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Rock band Green Day rolled out a glitzy, riveting live performance in 2005, and they filmed it. The act released their seminal American Idiot album months prior and were a band rejuvenated and energised. This live performance was later placed on a DVD called Bullet In A Bible. And Green Day was always praised for their blistering live sets, but Bullet In A Bible showcased the band at their ferocious best.
Before the brilliance of American Idiot, Green Day was a band on the decline. An act clawing at the walls, wishing they would ooze inspiration. But in 2004, they came together as a collective again and created one of the most politically charged albums of all time. It worked, it gathered pace, it blossomed in something legendary.
The band was on the cusp of greatness and when they powered through a live set at Milton Keynes Bowl in the summer of 05, their status grew, and they became relevant again. And relevance is undoubtedly fundamental when you’re a band, you want to keep it fresh, you want new followers, you want to reign supreme, and Green Day did on a volatile, but sublime night.
The band showcased their fiery set, charging through songs old and new.
"American Idiot" opened proceedings. It is to this day a political thrust, a stomping song which highlights America’s broken system. "Jesus Of Suburbia" is a 9 minute pile-driver which came second. Lead guitarist/singer Billie Joe Armstrong sings with sheer passion, he runs around the stage, possessed by the thunderous instrumentals and manic crowd.
He’s a true showman, purifying the punk scene, dancing and showcasing his talents. His heart is truly in it, his beliefs are truly rooted, his lyrics golden. And on the night, the band caressed the stage, utilising their skills. They’re a livewire act, proudly orchestrating and belting out classic punk scores.
With American Idiot fresh in the minds, the band would play songs from their major label debut Dookie. An album that doesn’t rest on punk laurels, it is today a record steeped in glory. Songs such as "Longview" and "Basket Case" were featured. These angst ridden tracks empowered the audience to connect in unison.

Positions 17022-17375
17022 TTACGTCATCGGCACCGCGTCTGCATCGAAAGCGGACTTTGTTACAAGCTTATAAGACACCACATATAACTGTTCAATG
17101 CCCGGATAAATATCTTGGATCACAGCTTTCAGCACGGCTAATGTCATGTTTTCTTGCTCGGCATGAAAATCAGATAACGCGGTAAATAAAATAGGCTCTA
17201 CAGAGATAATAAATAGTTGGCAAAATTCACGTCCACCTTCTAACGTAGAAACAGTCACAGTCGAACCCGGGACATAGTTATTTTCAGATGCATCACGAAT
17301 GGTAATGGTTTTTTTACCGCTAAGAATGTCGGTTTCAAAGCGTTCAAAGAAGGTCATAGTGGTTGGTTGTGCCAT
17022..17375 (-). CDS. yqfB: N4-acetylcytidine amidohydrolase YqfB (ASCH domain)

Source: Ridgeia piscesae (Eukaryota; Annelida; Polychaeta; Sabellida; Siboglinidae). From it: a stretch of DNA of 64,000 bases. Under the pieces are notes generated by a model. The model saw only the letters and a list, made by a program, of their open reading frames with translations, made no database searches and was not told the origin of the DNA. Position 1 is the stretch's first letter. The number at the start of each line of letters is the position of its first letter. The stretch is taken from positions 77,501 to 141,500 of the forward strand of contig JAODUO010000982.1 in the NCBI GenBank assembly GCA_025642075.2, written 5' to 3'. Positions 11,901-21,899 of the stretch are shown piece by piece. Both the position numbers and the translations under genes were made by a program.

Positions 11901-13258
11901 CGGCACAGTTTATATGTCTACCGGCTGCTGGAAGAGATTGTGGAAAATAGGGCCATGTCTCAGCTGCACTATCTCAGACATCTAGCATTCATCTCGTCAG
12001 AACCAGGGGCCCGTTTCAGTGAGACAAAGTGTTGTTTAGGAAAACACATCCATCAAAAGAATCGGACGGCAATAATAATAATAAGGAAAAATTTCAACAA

Bullet In A Bible highlighted a band’s resurgence. It is a DVD which focused on the act and their powerful, arresting, musical ability. 12 years on, it still resonates with many people who were there to see it. And they witnessed something extraordinary and special.
Now Green Day are superstars. They play on the biggest stages, lapping up praise from crowds and the press. Their status has been rekindled, their exuberance upgraded. They’ve also become a band of fighters, who want to retaliate against America and its choices. Recent record Revolution Radio is a political beast. It tackles gun laws, it teaches us to think differently and freely.
Green Day has always been a band of punks creating songs of magnitude. Their fiery 3 chord wonders have fearlessly rubbed against the political underbelly. Even in midst of Milton Keynes bowl, Armstrong conducts a political rally, powering through one of his bands most notable songs, "Minority." During this track, he addresses the audience, telling them not to be dictated or brainwashed.
We do need more bands which speak their minds. Green Day are predominately the band of truth, embarking on unifying a country strained by guns and paranoia. Bullet In A Bible is a show full of quotes and actions, actions directed towards peace and unity. It’s a concert blissful in its deliverance, a night brimming with hope.